56

I want to get a list of files and then read the results into an array where each array element corresponds to a file name. Is this possible?

  • 1
    Yes, it is possible. Maybe not advisable if the names might contain arbitrary characters (spaces and newlines in the names cause grief), but it is doable. Which bit of the manual did you have difficulty understanding? – Jonathan Leffler Jun 11 '12 at 13:53
94

Don't use ls, it's not intended for this purpose. Use globbing.

shopt -s nullglob
array=(*)
array2=(file*)
array3=(dir/*)

The nullglob option causes the array to be empty if there are no matches.

  • Thanks, Is there anyway I can pipe the results of these? I tried something like arr(* | grep ".txt") but it does not like it. – dublintech Jun 11 '12 at 14:00
  • 9
    @dublintech: You don't need grep, just include the string in your glob: array=(*.txt) or array=(*foo*) – Dennis Williamson Jun 11 '12 at 14:02
  • You can also append filenames to an array, output filenames and loop through them. – Josh Habdas Aug 4 '18 at 6:08
16

Following will create an array arr with ls output in current directory:

arr=( $(ls) )

Though using output of ls is not safe at all.

Much better and safer than ls you can use echo *:

arr=( * )

echo ${#arr[@]} # will echo number of elements in array

echo "${arr[@]}" # will dump all elements of the array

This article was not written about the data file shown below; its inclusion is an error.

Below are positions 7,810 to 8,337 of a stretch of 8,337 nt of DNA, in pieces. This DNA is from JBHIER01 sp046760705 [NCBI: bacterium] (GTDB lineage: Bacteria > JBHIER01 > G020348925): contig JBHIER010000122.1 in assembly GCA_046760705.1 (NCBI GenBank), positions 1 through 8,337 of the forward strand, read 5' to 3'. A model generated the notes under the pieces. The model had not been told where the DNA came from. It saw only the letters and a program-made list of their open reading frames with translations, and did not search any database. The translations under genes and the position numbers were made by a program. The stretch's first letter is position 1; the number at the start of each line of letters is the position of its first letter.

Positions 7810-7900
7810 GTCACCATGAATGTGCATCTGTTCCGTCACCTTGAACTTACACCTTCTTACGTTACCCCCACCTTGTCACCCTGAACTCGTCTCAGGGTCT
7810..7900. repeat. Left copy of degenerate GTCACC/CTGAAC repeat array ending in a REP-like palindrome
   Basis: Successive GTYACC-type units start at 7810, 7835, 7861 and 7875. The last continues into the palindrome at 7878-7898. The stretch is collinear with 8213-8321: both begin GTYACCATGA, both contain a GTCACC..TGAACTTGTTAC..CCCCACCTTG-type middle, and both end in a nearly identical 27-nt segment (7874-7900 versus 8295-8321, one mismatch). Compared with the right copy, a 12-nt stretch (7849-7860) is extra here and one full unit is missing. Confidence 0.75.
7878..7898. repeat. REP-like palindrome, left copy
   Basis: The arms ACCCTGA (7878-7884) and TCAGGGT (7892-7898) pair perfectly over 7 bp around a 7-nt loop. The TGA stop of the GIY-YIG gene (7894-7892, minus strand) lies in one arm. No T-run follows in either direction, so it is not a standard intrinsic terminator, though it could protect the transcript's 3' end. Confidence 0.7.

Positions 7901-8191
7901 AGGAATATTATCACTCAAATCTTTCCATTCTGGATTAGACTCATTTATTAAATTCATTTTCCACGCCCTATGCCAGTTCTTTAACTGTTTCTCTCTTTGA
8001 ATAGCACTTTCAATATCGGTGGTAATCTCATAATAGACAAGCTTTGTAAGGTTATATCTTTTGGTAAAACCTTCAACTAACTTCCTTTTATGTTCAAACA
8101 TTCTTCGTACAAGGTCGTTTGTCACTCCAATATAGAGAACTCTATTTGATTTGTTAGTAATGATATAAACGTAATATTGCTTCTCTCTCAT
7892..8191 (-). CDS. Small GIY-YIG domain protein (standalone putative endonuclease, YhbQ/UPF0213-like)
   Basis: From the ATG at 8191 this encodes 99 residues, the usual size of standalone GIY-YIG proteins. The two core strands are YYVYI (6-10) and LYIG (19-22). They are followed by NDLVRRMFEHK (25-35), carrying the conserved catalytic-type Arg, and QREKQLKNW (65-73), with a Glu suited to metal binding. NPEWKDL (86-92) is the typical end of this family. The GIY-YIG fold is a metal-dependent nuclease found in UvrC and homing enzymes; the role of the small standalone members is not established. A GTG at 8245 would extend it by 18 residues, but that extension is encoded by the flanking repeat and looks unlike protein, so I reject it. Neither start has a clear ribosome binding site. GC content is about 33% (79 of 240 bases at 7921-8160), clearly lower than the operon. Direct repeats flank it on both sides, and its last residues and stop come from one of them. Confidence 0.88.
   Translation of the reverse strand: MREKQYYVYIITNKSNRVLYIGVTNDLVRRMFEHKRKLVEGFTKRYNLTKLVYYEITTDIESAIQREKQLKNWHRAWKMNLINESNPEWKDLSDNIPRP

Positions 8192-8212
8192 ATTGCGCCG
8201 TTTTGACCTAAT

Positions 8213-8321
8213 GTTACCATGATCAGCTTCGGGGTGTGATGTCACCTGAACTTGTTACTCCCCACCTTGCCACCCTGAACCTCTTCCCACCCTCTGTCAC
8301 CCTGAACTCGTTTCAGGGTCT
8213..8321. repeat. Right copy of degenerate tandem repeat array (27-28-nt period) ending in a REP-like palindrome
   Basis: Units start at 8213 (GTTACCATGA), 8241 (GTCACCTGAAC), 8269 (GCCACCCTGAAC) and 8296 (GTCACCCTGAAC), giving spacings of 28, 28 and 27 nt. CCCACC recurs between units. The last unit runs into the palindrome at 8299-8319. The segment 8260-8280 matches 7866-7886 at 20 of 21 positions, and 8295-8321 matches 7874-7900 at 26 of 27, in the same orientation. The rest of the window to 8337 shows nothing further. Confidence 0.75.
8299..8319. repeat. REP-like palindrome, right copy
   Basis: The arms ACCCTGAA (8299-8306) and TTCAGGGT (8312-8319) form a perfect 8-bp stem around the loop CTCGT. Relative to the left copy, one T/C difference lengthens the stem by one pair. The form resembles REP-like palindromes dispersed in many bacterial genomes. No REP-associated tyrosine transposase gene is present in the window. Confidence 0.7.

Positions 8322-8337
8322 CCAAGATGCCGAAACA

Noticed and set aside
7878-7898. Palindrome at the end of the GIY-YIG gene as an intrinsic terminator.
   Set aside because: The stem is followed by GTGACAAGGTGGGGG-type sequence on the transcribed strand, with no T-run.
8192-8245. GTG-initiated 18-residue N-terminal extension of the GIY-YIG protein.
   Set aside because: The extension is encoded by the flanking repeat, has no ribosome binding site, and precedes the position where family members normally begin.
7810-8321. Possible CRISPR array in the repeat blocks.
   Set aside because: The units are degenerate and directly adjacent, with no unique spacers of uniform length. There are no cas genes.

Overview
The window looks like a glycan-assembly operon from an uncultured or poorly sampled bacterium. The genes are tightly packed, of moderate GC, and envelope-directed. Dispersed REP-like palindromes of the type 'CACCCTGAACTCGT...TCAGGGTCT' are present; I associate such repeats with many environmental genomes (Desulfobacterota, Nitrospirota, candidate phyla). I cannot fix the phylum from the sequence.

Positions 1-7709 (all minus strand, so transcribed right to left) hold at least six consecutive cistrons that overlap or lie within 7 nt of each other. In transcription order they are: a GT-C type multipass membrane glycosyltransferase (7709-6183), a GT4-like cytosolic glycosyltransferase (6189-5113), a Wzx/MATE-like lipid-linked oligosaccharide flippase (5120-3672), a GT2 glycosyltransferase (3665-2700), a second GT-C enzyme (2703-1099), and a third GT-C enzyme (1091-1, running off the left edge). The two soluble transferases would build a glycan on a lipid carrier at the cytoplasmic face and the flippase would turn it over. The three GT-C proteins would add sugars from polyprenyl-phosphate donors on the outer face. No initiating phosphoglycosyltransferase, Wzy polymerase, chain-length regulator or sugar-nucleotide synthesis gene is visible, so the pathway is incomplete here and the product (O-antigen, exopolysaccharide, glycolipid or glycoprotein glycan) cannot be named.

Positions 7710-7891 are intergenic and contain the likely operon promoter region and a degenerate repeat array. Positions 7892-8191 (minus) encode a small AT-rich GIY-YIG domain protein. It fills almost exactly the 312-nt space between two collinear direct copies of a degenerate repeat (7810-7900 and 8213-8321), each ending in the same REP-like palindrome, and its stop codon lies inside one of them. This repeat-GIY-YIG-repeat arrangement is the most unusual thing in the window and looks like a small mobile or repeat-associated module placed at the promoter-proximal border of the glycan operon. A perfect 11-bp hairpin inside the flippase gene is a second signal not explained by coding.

• 3
    ls is not necessary and should not be used for this purpose. – Dennis Williamson Jun 11 '12 at 13:54
  • Agreed, I just wanted to tell how to create an array from some command output. However I edited my answer to stress that ls output should be avoided. – anubhava Jun 11 '12 at 13:56
  • 2
    When the array expansion is not quoted, all elements of the array are represented as a string, rather than individual elements of the array. Unquoted ${arr[*]} and ${arr[@]} are the same. – jordanm Jun 11 '12 at 16:19
  • 1
    Does anyone knows what is the max number of filenames / elements an array can hold? – dat789 Mar 31 '16 at 9:16
  • 1
    anubhava, please remove your arr=( $(ls) ) line. Or if you want to leave it, please explicitly add a mention like don't do this, it's broken. – gniourf_gniourf Apr 1 '18 at 12:09
3

Actually, ls isn't the way to go. Try this:

declare -a FILELIST
for f in *; do 
    #FILELIST[length_of_FILELIST + 1]=filename
    FILELIST[${#FILELIST[@]}+1]=$(echo "$f");
done

To get a filename from the array use:

echo ${FILELIST[x]}

To get n filenames from the array starting from x use:

echo ${FILELIST[@]:x:n}

For a great tutorial on bash arrays, see: http://www.thegeekstuff.com/2010/06/bash-array-tutorial/

  • 1
    You should iterate over the file glob OR create an array using a file glob as in my answer - not both!. When adding elements to an array, there's no reason to use the length of the array in a complex index expression (it won't work as expected if the array is sparse, for one thing). array+=(element). There's no reason to use $(echo "$f") just do the assignment directly. There's a missing closing curly brace on one of your echo statements. – Dennis Williamson Sep 30 '13 at 14:17